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How to meet impending government self-attestation deadlines for open source software

Caitlin Bixby
by Caitlin Bixby
on May 3, 2023

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On September 14, 2022, the Executive Office of the President, Office of Management and Budget released memorandum M-22-18, a direct follow-up to White House Executive Order 14028. The memorandum formalizes the secure software development practices defined in the NIST Secure Software Development Framework (SSDF), and requires that organizations selling software to the U.S. government attest that they follow the NIST software supply chain security guidance. As most modern applications consist of an average of 70% open source components, this includes attesting to the development practices of the open source components being used in those applications.

What is an attestation?

Attestation is the “issue of a statement, based on a decision, that fulfillment of specified requirements has been demonstrated.”

In this case, organizations selling software to the government will be required to self-attest that they conform with all of the secure software development standards outlined in the NIST guidelines.

Source: Software Supply Chain Security Guidance Under Executive Order (EO) 14028 Section 4e

How can Tidelift help organizations with open source attestations?

To show how we help organizations meet the self-attestation requirements Screenshot 2023-04-25 at 4.05.25 PM for the open source components being used in their applications, we’ve created a sample open source attestation report using the most comprehensive database of maintainer-validated security and maintenance attestations— available only from Tidelift. We can create a customized attestation report much like this for any customer with attestations included for the exact open source packages they use.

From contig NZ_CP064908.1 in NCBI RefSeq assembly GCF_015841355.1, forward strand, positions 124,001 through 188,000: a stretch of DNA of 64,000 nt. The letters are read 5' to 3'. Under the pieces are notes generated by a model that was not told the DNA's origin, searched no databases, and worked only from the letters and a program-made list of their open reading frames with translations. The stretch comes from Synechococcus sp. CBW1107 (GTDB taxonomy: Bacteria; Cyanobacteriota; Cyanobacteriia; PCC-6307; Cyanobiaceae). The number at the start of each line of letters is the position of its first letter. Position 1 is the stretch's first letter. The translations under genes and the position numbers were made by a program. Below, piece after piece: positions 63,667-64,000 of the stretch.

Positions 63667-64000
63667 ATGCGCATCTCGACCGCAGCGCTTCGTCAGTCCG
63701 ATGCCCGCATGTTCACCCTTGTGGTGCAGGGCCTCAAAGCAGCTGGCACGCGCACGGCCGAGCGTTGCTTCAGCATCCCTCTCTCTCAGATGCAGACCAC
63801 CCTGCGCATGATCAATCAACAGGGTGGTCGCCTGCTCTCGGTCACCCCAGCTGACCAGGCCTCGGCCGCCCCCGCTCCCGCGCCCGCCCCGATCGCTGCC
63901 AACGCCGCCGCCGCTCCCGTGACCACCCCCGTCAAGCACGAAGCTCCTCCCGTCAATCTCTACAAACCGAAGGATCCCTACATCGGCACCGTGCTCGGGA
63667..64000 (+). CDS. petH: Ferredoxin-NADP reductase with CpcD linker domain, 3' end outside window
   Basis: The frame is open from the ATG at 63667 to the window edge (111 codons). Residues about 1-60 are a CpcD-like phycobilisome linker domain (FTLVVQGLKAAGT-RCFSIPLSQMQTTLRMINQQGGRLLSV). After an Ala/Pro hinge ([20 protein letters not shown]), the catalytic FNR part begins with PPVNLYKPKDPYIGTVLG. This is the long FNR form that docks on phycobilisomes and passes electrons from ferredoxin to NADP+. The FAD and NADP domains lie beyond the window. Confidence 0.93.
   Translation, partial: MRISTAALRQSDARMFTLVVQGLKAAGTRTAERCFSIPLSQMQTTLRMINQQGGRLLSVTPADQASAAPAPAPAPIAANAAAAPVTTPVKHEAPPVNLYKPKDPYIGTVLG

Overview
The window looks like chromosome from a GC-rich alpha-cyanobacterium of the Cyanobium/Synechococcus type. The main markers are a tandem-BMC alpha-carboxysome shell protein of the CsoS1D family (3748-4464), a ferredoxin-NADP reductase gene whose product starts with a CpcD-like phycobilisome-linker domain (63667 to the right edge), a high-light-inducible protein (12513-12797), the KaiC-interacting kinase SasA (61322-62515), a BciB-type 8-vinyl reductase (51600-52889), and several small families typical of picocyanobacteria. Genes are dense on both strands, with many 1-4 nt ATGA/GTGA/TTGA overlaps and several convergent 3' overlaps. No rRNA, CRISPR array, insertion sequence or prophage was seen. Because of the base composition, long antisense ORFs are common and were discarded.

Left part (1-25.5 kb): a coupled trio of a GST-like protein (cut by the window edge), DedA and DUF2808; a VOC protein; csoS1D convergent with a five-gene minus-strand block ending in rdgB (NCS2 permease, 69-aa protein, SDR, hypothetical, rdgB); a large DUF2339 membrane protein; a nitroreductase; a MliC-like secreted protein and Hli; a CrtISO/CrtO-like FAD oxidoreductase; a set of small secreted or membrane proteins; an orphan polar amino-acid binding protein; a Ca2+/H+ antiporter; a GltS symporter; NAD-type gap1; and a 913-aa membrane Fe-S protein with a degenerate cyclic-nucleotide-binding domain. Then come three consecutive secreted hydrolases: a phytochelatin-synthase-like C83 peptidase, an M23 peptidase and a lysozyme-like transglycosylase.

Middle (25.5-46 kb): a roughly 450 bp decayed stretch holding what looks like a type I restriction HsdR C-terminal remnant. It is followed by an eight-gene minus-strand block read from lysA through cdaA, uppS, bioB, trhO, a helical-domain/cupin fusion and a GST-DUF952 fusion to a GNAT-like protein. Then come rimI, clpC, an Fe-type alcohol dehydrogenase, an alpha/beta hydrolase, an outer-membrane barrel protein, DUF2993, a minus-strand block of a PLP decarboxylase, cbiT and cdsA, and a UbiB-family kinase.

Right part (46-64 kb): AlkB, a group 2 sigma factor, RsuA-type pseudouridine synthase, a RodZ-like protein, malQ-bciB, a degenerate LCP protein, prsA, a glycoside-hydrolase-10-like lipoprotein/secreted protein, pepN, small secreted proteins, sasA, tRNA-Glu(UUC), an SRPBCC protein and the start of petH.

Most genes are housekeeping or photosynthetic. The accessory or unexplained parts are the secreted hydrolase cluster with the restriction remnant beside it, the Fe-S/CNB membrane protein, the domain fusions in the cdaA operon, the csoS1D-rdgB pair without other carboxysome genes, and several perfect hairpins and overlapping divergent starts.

Tidelift pays open source maintainers to ensure their projects follow important security and maintenance practices like those found in the NIST SSDF and keep those attestations current. 

The attestations presented in the report are assertions about open source software development practices at the package level. They leverage a blend of manual and automated assessment to provide a piece of metadata in response to the mapped NIST SSDF standard. 


The attestation report is delivered in a machine-readable format that can be referenced in an SBOM, or provided as a standalone report as a complementary artifact to your organization’s own internal software development practices. When combined with information regarding your organization’s internal secure development practices, the report provides the maintainer-validated data you need to complete the NIST SSDF attestation requirements. 

Learn more about the Tidelift open source attestation report and visit our government open source cybersecurity resource center to keep up to date on the latest government actions and requirements. 

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